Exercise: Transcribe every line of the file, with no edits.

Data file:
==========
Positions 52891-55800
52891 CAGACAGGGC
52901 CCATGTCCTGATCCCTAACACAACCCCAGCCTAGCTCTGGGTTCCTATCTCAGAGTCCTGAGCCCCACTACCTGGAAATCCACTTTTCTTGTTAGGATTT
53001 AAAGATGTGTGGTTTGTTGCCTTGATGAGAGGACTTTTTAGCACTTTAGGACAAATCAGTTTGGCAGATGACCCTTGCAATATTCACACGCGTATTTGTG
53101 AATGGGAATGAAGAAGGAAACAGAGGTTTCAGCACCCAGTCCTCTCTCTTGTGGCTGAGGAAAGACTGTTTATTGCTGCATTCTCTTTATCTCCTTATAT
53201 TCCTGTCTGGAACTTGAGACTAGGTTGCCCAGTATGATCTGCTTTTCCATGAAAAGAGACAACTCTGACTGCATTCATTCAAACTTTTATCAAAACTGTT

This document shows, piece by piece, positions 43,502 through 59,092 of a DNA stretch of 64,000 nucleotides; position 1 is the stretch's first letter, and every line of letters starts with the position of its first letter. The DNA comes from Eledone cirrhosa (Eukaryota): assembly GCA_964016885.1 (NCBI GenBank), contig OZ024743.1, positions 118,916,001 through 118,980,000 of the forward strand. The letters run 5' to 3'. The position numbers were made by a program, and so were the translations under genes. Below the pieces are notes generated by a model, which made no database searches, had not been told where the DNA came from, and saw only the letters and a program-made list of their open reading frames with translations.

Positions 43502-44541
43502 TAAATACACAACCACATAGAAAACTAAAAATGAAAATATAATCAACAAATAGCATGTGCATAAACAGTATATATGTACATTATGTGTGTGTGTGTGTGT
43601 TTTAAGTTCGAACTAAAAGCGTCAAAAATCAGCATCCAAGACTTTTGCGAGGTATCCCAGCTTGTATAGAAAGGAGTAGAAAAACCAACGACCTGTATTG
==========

Positions 52891-55800
52891 CAGACAGGGC
52901 CCATGTCCTGATCCCTAACACAACCCCAGCCTAGCTCTGGGTTCCTATCTCAGAGTCCTGAGCCCCACTACCTGGAAATCCACTTTTCTTGTTAGGATTT
53001 AAAGATGTGTGGTTTGTTGCCTTGATGAGAGGACTTTTTAGCACTTTAGGACAAATCAGTTTGGCAGATGACCCTTGCAATATTCACACGCGTATTTGTG
53101 AATGGGAATGAAGAAGGAAACAGAGGTTTCAGCACCCAGTCCTCTCTCTTGTGGCTGAGGAAAGACTGTTTATTGCTGCATTCTCTTTATCTCCTTATAT
53201 TCCTGTCTGGAACTTGAGACTAGGTTGCCCAGTATGATCTGCTTTTCCATGAAAAGAGACAACTCTGACTGCATTCATTCAAACTTTTATCAAAACTGTT

This document shows, piece by piece, positions 43,502 through 59,092 of a DNA stretch of 64,000 nucleotides; position 1 is the stretch's first letter, and every line of letters starts with the position of its first letter. The DNA comes from Eledone cirrhosa (Eukaryota): assembly GCA_964016885.1 (NCBI GenBank), contig OZ024743.1, positions 118,916,001 through 118,980,000 of the forward strand. The letters run 5' to 3'. The position numbers were made by a program, and so were the translations under genes. Below the pieces are notes generated by a model, which made no database searches, had not been told where the DNA came from, and saw only the letters and a program-made list of their open reading frames with translations.

Positions 43502-44541
43502 TAAATACACAACCACATAGAAAACTAAAAATGAAAATATAATCAACAAATAGCATGTGCATAAACAGTATATATGTACATTATGTGTGTGTGTGTGTGT
43601 TTTAAGTTCGAACTAAAAGCGTCAAAAATCAGCATCCAAGACTTTTGCGAGGTATCCCAGCTTGTATAGAAAGGAGTAGAAAAACCAACGACCTGTATTG